(CHICAGO) -- A 13-year-old boy remains hospitalized after a Chicago police officer shot him "recklessly, callously and wantonly" during a foot pursuit last week, a new federal lawsuit alleges.
The teen was struck once on May 18 after fleeing from a stolen car, Chicago police said.
The lawsuit, which was filed on the teen's behalf in U.S. District Court on Thursday, claims the officer chased the boy on an "inherently dangerous" foot pursuit that was unjustified because the boy was unarmed. According to a number of witness accounts, the boy had his hands up when he was shot.
The teen was identified in the lawsuit as a Black seventh grader with the initials A.G.
"A.G. is currently lying in a hospital bed with a bullet still lodged in his body after being shot in the back by an officer with the Chicago Police Department," the lawsuit states. "A.G. and his family are waiting to learn whether he will ever be able to walk again."
The lawsuit names the Chicago police officer, whose identity has not been released, and the city of Chicago as defendants.
In a statement to ABC News, the city's law department said it has yet to be officially served the complaint.
“Upon receipt, the complaint will be reviewed," Kristen Cabanban, a spokesperson for the law department, said. "We will have no further comment as the matter is now in litigation."
The lawsuit claims that A.G. was shot through the back and suffered a spinal cord injury, multiple rib fractures and an esophageal injury, among other wounds.
"While A.G. survived the shooting, he has been permanently and catastrophically injured and remains hospitalized," the lawsuit states.
The lawsuit alleges the officer used excessive force "in violation of the U.S. Constitution" and that the Chicago Police Department continues to disproportionately use excessive and deadly force against Black people. It also claims that the city has failed to implement a foot pursuit policy as required by a federal consent decree on police reform efforts.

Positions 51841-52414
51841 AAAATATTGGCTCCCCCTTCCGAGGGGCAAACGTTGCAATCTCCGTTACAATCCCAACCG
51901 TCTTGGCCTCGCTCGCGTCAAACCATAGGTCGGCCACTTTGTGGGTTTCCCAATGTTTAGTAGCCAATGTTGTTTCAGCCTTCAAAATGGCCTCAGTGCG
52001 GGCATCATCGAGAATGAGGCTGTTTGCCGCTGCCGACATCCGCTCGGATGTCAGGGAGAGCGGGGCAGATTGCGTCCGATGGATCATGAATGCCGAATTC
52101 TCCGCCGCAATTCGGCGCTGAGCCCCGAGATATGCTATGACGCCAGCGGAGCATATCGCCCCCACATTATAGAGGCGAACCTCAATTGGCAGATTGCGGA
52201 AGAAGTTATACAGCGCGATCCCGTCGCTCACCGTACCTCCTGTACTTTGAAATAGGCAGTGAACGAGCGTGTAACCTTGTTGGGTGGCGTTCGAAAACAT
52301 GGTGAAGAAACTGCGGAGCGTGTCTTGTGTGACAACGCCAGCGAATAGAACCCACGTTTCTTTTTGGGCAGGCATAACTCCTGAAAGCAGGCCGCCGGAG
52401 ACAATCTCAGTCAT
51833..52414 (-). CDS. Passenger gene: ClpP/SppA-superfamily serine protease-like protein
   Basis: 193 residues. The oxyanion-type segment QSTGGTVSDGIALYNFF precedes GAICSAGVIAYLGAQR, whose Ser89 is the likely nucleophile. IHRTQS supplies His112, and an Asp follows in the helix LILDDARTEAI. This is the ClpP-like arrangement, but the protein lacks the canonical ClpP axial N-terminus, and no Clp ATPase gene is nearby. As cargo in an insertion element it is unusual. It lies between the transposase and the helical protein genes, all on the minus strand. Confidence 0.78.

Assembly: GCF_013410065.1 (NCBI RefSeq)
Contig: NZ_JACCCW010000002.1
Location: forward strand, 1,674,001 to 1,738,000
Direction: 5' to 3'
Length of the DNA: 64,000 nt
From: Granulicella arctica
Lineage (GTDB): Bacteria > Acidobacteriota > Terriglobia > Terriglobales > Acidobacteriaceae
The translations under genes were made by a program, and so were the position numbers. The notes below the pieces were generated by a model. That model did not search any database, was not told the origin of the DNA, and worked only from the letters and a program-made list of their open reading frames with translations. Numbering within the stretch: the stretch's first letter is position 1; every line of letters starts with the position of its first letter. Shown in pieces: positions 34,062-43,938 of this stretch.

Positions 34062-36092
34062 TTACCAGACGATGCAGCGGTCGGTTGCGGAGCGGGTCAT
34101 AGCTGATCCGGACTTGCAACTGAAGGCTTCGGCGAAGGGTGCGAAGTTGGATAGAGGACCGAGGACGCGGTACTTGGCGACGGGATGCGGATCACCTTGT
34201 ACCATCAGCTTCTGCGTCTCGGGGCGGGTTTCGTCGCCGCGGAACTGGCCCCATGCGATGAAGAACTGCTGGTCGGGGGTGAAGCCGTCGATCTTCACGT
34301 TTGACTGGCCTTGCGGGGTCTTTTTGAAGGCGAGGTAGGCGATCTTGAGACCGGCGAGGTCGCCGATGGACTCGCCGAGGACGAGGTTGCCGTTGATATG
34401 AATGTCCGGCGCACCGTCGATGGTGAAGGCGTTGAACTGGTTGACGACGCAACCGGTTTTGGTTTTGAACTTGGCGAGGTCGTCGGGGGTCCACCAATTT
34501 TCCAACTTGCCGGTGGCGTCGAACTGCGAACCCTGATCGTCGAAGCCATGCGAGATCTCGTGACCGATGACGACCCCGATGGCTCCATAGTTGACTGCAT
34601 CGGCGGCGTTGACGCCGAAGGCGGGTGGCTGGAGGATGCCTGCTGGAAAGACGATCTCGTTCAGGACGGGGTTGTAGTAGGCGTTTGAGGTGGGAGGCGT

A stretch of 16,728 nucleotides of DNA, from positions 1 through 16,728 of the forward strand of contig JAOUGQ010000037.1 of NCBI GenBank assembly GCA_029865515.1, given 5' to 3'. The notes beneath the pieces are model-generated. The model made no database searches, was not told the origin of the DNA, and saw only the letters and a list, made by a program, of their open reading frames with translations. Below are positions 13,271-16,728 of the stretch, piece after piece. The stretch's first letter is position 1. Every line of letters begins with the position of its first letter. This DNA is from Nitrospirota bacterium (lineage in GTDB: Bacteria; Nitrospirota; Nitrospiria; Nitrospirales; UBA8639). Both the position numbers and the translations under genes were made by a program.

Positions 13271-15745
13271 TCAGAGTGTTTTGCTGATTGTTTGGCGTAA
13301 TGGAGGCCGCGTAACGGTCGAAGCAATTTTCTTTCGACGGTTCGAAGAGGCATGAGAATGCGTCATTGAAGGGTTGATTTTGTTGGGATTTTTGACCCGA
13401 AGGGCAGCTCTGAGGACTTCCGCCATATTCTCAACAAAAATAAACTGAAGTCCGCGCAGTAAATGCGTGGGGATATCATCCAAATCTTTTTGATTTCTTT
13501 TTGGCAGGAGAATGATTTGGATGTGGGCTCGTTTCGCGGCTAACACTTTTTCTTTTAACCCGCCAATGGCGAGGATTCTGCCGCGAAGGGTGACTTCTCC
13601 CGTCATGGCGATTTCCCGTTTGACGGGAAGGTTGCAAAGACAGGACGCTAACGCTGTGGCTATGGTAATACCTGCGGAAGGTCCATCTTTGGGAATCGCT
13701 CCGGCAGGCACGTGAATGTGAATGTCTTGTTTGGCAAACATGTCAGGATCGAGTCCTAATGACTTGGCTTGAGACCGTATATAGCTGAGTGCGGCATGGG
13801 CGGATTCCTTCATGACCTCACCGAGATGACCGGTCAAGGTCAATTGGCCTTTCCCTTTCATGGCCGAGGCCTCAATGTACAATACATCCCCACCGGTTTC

The court-ordered overhaul of CPD policies followed the 2014 fatal police shooting of Laquan McDonald and a Department of Justice investigation into the murder. An independent report released last month found that the police department failed to adopt a permanent foot pursuit policy by the consent decree's September deadline.
"Tragically, the deep-seeded systemic problems that led to the entry of the Consent Decree -- implicit bias and failures in training, supervision, and accountability -- still exist today," the lawsuit states. "A.G. is the latest victim of CPD's systemic failures."
The family is seeking damages for A.G.'s past and future medical expenses and is demanding a trial by jury.
The shooting is currently being investigated by the city's Civilian Office of Police Accountability (COPA), an independent agency, which said that no weapon was recovered from the scene. The officer involved has been temporarily placed on routine administrative duties, the police department said.
Chicago police officers were attempting to stop a stolen vehicle when the teen got out of the car and fled, Chicago Police Superintendent David Brown said during a press briefing last week. Authorities allege the teen was involved in two recent carjackings.
Brown said at the time that he was limited in what he could discuss about the shooting.
"This investigation will reveal the facts," he said, adding that COPA has his department's full support.
In a statement, COPA said it was "committed to a full and thorough investigation into the officer's use of force to determine if their actions were in accordance with Department policy and training."
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